Energetic Charged-Particle Phenomena in the Jovian Magnetosphere: First Results from the Ulysses COSPIN Collaboration

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Science  11 Sep 1992:
Vol. 257, Issue 5076, pp. 1543-1550
DOI: 10.1126/science.257.5076.1543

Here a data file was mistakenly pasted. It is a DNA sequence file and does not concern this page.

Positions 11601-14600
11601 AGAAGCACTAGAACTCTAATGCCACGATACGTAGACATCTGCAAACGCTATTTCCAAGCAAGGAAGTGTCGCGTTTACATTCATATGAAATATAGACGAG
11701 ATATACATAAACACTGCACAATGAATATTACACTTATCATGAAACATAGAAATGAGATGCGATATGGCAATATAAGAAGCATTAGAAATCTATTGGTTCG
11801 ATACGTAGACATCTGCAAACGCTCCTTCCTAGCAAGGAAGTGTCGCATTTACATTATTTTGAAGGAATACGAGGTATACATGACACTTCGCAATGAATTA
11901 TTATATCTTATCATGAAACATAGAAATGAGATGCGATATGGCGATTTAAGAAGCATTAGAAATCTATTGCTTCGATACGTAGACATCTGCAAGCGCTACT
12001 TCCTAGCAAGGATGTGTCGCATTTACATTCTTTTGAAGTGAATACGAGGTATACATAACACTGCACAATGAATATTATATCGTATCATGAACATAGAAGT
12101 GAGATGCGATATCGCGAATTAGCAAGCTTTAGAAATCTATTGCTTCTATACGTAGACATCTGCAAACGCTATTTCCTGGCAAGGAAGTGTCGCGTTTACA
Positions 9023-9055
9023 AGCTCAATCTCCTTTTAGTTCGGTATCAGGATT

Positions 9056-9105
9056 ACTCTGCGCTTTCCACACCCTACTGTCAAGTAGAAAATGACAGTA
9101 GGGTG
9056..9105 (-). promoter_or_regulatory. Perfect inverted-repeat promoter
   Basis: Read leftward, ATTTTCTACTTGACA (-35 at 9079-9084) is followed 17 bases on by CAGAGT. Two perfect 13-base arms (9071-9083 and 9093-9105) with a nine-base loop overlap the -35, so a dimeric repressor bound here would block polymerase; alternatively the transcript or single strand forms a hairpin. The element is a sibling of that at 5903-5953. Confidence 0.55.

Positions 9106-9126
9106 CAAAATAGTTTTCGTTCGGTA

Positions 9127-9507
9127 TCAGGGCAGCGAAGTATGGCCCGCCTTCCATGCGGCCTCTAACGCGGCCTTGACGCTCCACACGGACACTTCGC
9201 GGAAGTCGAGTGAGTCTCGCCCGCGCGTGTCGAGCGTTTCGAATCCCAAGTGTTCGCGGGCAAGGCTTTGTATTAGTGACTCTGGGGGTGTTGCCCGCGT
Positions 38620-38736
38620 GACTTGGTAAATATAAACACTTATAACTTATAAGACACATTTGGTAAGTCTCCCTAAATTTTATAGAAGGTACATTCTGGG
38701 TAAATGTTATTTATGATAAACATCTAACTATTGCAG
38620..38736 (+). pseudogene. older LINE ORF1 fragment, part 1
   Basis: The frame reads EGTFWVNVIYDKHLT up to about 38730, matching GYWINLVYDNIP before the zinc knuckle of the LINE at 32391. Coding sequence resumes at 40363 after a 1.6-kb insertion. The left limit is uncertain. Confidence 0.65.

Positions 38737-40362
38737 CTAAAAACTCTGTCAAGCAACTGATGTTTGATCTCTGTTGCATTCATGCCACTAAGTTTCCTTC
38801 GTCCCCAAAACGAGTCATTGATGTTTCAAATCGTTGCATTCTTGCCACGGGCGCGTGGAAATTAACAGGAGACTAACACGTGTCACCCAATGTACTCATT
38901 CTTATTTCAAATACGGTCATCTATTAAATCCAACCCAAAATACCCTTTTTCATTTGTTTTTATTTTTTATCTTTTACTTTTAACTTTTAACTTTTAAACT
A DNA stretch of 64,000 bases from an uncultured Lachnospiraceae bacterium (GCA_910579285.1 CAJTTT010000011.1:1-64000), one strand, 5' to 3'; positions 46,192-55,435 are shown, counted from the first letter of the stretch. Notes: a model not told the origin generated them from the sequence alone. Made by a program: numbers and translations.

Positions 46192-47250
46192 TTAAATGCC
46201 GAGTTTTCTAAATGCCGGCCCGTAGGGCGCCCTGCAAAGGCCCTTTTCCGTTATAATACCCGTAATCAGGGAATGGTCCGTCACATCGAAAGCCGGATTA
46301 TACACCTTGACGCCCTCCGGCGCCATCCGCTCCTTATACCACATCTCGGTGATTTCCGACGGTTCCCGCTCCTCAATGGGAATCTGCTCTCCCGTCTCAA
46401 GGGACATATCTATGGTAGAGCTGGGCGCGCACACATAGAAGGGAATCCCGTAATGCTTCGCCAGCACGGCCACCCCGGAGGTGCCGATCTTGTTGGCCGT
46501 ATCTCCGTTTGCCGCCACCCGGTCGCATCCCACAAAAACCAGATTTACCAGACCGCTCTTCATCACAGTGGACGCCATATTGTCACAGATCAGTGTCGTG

The Ulysses spacecraft made the first exploration of the region of Jupiter's magnetosphere at high Jovigraphic latitudes (∼37° south) on the dusk side and reached higher magnetic latitudes (∼49° north) on the day side than any previous mission to Jupiter. The cosmic and solar particle investigations (COSPIN) instrumentation achieved a remarkably well integrated set of observations of energetic charged particles in the energy ranges of ∼1 to 170 megaelectron volts for electrons and 0.3 to 20 megaelectron volts for protons and heavier nuclei. The new findings include (i) an apparent polar cap region in the northern hemisphere in which energetic charged particles following Jovian magnetic field lines may have direct access to the interplanetary medium, (ii) high-energy electron bursts (rise times ≤ 1 minute and energies extending to > ∼17 megaelectron volts) on the dusk side that are apparently associated with field-aligned currents and radio burst emissions, (iii) persistence of the global 10-hour relativistic electron "clock" phenomenon throughout Jupiter's magnetosphere, (iv) on the basis of charged-particle measurements, apparent dragging of magnetic field lines at large radii in the dusk sector toward the tail, and (v) consistent outflow of megaelectron volt electrons and large-scale departures from corotation for nucleons.